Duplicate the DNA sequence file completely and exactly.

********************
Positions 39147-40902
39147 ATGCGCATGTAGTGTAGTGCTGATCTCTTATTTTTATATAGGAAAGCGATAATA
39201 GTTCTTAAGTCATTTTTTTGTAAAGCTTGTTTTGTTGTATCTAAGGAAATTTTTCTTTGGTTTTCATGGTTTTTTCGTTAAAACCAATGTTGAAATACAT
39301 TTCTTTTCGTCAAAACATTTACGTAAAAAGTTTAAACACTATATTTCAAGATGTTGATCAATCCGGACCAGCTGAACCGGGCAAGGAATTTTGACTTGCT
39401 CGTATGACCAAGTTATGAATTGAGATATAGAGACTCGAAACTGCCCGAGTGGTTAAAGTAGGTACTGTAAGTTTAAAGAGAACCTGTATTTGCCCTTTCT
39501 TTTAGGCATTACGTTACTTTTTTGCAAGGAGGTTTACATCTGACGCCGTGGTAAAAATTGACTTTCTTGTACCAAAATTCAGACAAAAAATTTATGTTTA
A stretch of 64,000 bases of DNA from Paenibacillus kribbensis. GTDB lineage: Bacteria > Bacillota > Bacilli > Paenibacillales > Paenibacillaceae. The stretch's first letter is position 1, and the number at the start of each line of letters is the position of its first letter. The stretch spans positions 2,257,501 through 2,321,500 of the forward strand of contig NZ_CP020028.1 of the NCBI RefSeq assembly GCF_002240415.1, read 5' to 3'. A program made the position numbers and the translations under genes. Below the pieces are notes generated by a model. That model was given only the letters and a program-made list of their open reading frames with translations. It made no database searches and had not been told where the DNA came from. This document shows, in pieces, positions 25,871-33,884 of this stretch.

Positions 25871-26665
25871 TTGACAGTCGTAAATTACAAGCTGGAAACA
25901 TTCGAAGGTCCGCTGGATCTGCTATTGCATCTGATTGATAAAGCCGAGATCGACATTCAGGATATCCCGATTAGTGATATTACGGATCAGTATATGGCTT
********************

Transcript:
Positions 39147-40902
39147 ATGCGCATGTAGTGTAGTGCTGATCTCTTATTTTTATATAGGAAAGCGATAATA
39201 GTTCTTAAGTCATTTTTTTGTAAAGCTTGTTTTGTTGTATCTAAGGAAATTTTTCTTTGGTTTTCATGGTTTTTTCGTTAAAACCAATGTTGAAATACAT
39301 TTCTTTTCGTCAAAACATTTACGTAAAAAGTTTAAACACTATATTTCAAGATGTTGATCAATCCGGACCAGCTGAACCGGGCAAGGAATTTTGACTTGCT
39401 CGTATGACCAAGTTATGAATTGAGATATAGAGACTCGAAACTGCCCGAGTGGTTAAAGTAGGTACTGTAAGTTTAAAGAGAACCTGTATTTGCCCTTTCT
39501 TTTAGGCATTACGTTACTTTTTTGCAAGGAGGTTTACATCTGACGCCGTGGTAAAAATTGACTTTCTTGTACCAAAATTCAGACAAAAAATTTATGTTTA
A stretch of 64,000 bases of DNA from Paenibacillus kribbensis. GTDB lineage: Bacteria > Bacillota > Bacilli > Paenibacillales > Paenibacillaceae. The stretch's first letter is position 1, and the number at the start of each line of letters is the position of its first letter. The stretch spans positions 2,257,501 through 2,321,500 of the forward strand of contig NZ_CP020028.1 of the NCBI RefSeq assembly GCF_002240415.1, read 5' to 3'. A program made the position numbers and the translations under genes. Below the pieces are notes generated by a model. That model was given only the letters and a program-made list of their open reading frames with translations. It made no database searches and had not been told where the DNA came from. This document shows, in pieces, positions 25,871-33,884 of this stretch.

Positions 25871-26665
25871 TTGACAGTCGTAAATTACAAGCTGGAAACA
25901 TTCGAAGGTCCGCTGGATCTGCTATTGCATCTGATTGATAAAGCCGAGATCGACATTCAGGATATCCCGATTAGTGATATTACGGATCAGTATATGGCTT